Operations is the real shining star found in these offerings as players are placed on either the attacking or defending side of a conflict and must battle against one another in matches that can last for over an hour if it comes down to the wire. When selecting this mode players can select which battlefront they actually want to take part in and then are randomly given a side to fight for. These matches can change wildly depending on how things unfold as the attacking team must push back the defending side with the maps even changing if they are pushed back too far. By moving the fight across different maps and regions these long battles remain exhilarating, especially when the losing side is given a special temporary advantage in the form of a large scale assisting vehicle such as an armored train, an airship, or even a dreadnought.
One of the key elements in these battles doesn’t really come from trying to get the best kill to death ratio but to making sure that you’re actually playing as a team. Thanks to the sheer number of soldiers battling at any given time, venturing out solo will often be the death of you as you will likely encounter embedded snipers, field guns, artillery, and more that will wipe you out if you aren’t planning properly. This means that by changing your class on the fly to help your group art, be it supporting them by laying down suppressing fire or getting out repairing a damaged vehicle or supplying them with more ammunition/grenades, healing them up as they are hurt or flat out reviving them as a healer, playing the spotter as a sniper or simply charging ahead as an assault class, there is a place for every role on the team and often the best squads are the diverse ones.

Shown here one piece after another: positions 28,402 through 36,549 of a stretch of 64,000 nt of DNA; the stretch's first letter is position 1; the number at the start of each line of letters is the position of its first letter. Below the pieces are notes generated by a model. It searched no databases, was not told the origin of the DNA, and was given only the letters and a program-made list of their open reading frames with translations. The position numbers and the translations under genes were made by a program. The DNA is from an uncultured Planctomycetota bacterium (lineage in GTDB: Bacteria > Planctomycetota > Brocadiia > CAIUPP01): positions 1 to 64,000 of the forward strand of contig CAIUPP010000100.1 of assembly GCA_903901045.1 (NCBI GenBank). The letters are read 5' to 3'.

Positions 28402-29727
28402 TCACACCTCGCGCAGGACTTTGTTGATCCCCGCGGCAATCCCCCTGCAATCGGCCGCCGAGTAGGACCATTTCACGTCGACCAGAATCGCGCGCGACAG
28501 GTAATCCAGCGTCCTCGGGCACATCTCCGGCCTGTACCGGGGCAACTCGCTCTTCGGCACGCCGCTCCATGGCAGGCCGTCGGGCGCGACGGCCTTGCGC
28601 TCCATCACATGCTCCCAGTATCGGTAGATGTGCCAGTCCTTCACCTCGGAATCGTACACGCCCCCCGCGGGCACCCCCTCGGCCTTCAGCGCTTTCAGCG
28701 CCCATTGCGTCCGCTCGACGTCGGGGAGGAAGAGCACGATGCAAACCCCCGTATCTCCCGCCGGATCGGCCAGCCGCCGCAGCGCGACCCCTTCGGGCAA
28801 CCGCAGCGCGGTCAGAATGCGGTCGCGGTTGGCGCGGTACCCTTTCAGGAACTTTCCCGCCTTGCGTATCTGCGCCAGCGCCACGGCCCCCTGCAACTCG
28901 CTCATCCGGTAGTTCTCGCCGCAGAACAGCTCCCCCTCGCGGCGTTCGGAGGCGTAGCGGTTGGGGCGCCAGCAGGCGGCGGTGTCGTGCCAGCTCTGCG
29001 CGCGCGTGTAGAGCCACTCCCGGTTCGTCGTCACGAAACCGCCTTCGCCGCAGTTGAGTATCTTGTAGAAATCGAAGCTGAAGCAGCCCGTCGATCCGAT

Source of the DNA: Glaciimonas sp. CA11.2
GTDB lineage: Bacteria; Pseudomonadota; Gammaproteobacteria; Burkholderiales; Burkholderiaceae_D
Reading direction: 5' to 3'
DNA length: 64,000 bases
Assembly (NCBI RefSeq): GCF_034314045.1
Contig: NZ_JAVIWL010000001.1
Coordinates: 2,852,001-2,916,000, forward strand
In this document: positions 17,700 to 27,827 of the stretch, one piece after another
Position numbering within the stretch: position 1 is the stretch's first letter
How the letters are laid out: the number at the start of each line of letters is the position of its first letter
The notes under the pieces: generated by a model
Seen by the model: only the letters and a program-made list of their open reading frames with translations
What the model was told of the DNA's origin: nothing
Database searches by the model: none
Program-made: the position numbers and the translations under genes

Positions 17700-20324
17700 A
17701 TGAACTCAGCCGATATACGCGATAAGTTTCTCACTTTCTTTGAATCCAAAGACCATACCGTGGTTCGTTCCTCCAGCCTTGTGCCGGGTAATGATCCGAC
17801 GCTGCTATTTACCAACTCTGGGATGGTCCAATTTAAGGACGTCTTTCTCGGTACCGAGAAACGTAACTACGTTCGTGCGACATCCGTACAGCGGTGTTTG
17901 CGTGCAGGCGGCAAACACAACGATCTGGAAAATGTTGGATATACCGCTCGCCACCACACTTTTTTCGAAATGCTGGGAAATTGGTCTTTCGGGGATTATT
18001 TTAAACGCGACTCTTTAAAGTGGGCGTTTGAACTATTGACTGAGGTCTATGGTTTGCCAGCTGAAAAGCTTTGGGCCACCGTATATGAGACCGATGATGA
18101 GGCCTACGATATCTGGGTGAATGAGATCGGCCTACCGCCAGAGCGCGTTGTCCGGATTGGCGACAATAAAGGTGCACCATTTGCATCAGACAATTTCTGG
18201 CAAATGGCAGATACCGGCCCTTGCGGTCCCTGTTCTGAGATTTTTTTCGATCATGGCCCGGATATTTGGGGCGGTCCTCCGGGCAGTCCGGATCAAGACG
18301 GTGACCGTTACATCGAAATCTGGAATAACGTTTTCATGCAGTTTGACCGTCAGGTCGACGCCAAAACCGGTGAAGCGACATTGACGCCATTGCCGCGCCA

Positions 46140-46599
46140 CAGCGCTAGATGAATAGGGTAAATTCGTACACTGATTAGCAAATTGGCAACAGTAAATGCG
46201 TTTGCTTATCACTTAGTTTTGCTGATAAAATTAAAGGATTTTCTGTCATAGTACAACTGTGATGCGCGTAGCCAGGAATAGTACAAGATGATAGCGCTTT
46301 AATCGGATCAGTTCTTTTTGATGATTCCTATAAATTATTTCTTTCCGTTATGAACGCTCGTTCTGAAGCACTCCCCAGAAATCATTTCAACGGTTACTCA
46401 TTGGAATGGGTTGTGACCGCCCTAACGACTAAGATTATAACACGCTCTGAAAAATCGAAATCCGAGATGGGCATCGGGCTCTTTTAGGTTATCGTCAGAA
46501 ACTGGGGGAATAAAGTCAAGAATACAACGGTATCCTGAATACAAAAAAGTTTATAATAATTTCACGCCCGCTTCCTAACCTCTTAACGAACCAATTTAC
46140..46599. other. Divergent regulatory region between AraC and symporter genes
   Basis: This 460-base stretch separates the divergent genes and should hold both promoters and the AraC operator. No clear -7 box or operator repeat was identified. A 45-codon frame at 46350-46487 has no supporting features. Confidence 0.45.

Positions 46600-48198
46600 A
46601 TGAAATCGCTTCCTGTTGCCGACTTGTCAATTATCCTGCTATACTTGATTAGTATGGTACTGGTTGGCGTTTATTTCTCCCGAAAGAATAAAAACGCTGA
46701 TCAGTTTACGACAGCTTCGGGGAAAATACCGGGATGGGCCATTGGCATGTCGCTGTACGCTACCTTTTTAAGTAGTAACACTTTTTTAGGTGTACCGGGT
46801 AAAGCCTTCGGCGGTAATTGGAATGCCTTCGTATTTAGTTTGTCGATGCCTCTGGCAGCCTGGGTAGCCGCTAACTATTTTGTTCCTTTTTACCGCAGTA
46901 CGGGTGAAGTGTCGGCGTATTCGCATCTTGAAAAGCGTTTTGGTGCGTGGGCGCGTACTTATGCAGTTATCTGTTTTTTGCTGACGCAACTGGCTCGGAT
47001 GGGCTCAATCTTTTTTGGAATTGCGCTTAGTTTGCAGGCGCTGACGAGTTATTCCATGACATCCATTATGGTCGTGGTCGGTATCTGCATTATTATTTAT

This even includes jumping into a rear-gunners seat in a bomber or jumping into a tank. Thanks to the designs of these vehicles being kept to World War I standards, players generally will need the help of others if they want to make full use of their vehicles, especially when it comes to tanks as the larger ones require more than one player to properly move around and make use of their main guns and most planes only being able to target ground troops as a pilot, resulting in needing an ally serving as a tail gunner to keep fighters off of your back.
While the combat and gunplay is as tight as ever and players are given a large amount of tools to use at their disposal, including the ability to use different types of grenades such as gas grenades that require the enemy, and yourself, to wear a gas mask to avoid constant damage while also limiting their aiming ability, the actual menu navigation and customization is a bit of a pain in this entry. Players will find that Battlefield 1’s menu systems are given the most bare bones treatment possible and while it is easy to find matches, there is no real way to actually back out of a fight after it is completed. Instead, after the match has ended and loads the next fight players must either quit out on their team to go back to the menu or simply quit the game entirely and start there.